First, given the disparity in the methods used across existing economic evaluations, it is extremely difficult to synthesize the studies into a coherent whole. Studies would have to be adjusted to achieve standardized results, but this is rarely achievable because of the diverse nature of the elements considered, including different types of models, perspectives, time horizons, and healthcare systems. Such difference was likely to have important impacts on model inputs such as costs and health utilities. Therefore, we summarized the evidence qualitatively, and then the results should be interpreted with caution.

Second, the trial populations used in the pharmacoeconomic models may not represent the entire PAH patients in the real-world setting. The prevalence of mortalities and comorbidities seems to be relatively low in most studies. For example, Fan et al. developed the Markov model, based on Australia and New Zealand patient population, to analyze the annual mortality rates in Chinese PAH patients, which might have lead to an inaccurate extrapolation of results, given the study populations.

Third, some relevant studies may have been overlooked in our review, especially those that were not published in the English or Chinese language. Similarly, we did not formally assess potential publication bias that may have occurred due to the lack of inclusion of unpublished studies (e.g., industry-sponsored evaluations), which may have had unfavorable findings.

5. Conclusions

Evidence produced by economic evaluations in general, and in the PAH field in particular, has the potential of informing clinical and reimbursement decision-making. Based on the available evidence, we conclude that the administration of bosentan for PAH appears to be a more cost-effective alternative compared with epoprostenol and conventional or palliative therapy. There was unanimous agreement that bosentan was not a cost-effective front-line therapy compared with sildenafil and other endothelin receptor antagonists. Future research investigating ways to improve the quality of reporting of economic evaluations is therefore warranted.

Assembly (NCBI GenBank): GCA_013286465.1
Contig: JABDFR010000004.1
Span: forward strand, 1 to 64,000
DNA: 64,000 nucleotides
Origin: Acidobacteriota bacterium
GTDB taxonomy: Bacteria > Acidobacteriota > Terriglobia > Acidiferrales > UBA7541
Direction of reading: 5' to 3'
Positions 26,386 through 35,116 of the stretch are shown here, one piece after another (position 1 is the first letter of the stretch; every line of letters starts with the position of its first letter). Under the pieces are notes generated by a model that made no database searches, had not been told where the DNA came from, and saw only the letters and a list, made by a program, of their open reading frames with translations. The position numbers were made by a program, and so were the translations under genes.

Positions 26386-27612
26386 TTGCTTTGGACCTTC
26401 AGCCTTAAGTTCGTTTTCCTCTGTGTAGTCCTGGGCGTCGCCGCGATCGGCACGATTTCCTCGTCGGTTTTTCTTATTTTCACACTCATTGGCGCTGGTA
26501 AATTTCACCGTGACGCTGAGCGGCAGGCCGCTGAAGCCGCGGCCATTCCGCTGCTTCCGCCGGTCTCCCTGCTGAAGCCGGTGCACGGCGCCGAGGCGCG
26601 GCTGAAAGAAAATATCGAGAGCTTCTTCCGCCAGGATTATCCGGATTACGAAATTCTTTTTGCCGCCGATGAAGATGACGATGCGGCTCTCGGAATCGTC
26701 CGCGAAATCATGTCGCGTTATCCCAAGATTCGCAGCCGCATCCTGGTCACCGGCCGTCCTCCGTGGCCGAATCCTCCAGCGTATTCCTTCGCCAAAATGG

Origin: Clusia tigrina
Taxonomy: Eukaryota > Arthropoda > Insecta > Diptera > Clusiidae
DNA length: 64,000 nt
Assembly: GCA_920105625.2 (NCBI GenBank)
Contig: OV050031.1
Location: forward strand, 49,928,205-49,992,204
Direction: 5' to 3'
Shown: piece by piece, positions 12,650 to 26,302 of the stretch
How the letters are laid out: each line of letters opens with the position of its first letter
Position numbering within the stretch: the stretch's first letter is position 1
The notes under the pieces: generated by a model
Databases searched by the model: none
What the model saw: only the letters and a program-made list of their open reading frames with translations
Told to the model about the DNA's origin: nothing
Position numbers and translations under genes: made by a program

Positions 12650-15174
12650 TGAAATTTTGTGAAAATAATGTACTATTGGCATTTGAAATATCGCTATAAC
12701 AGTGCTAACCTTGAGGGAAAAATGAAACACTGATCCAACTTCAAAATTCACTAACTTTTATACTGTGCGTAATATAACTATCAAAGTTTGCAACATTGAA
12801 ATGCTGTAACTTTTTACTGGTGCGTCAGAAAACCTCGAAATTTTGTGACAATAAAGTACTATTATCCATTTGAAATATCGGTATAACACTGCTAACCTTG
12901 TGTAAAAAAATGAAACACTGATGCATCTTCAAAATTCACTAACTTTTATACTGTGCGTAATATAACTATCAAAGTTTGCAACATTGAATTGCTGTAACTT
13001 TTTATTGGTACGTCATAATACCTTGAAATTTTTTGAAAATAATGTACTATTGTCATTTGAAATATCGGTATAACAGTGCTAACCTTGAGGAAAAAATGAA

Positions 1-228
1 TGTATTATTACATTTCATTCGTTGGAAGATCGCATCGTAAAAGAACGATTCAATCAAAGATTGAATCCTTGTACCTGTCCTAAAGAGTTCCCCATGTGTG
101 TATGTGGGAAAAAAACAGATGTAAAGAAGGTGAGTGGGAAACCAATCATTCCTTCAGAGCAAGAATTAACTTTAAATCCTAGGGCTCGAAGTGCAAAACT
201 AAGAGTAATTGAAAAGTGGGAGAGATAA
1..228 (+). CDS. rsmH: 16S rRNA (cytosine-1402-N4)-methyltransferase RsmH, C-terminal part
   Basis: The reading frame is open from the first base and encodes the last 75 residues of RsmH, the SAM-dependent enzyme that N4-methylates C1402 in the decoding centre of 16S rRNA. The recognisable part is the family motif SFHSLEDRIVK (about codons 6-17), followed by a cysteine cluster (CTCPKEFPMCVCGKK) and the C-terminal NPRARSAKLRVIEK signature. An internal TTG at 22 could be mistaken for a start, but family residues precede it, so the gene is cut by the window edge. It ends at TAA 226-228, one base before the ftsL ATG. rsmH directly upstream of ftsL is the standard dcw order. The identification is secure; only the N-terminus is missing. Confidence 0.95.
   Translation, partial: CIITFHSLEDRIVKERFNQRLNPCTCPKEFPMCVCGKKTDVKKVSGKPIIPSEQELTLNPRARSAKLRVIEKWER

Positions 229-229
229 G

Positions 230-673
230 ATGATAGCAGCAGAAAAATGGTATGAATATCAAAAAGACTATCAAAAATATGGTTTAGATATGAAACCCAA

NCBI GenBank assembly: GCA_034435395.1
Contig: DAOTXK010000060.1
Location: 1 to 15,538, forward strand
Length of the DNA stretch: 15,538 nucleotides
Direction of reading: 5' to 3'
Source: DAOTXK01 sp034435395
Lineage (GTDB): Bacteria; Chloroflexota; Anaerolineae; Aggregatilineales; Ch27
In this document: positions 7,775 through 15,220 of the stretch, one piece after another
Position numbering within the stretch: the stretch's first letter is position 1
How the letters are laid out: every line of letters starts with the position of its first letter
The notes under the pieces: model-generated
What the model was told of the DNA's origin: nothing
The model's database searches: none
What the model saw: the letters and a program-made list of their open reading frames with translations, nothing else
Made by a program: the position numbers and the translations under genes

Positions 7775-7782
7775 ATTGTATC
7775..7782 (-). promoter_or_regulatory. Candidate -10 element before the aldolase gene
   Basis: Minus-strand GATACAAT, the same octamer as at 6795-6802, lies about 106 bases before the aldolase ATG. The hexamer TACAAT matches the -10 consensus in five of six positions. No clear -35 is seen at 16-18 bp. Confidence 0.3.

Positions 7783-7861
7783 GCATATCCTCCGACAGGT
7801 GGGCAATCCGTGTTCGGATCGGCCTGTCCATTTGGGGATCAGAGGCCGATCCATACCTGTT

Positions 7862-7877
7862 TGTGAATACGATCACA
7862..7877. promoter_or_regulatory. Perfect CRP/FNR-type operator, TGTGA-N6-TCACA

List of abbreviations

PAH:pulmonary arterial hypertension
PVR:pulmonary vascular resistance
FC:functional class
ERAs:endothelin receptor antagonists
PDE-5Is:phosphodiesterasetype-5 inhibitors
sGC:soluble guanylate cyclase
PRISMA:Preferred Reporting Items for Systematic Reviews and Meta-Analyses
CHEERS:Consolidated Health Economic Evaluation Reporting Standards
PPP:purchasing power parities
CCEMG:Campbell and Cochrane Economics Methods Group
EPPI-Centre:Evidence for Policy and Practice Information and Coordinating Centre
ICERs:incremental cost-effectiveness ratios
CADTH:Canadian Agency for Drugs and Technologies in Health
QALYs:quality-adjusted life-years
ICER:incremental cost-effectiveness ratio
GDP:gross domestic product
BMI:body mass index

Conflicts of Interest

The authors declare that they have no conflicts of interest.

Authors’ Contributions

The authors involved in this review are expert in health policy and pharmacoeconomic research. RXY, YZ, and JYL made substantial contributions to conception and design of the systematic review. RXY and XYQ were involved in drafting the manuscript. WJT, FZ, and TX reviewed several drafts of this paper. JC and TX were involved in critically revising the manuscript for important intellectual content. All authors have read and approved the final manuscript.


This study was funded by Tongji Hospital, Tongji Medical College, Huazhong University of Science and Technology (Grant No. 2016A016).

Supplementary Materials

Table S1: literature search algorithm. (Supplementary Materials)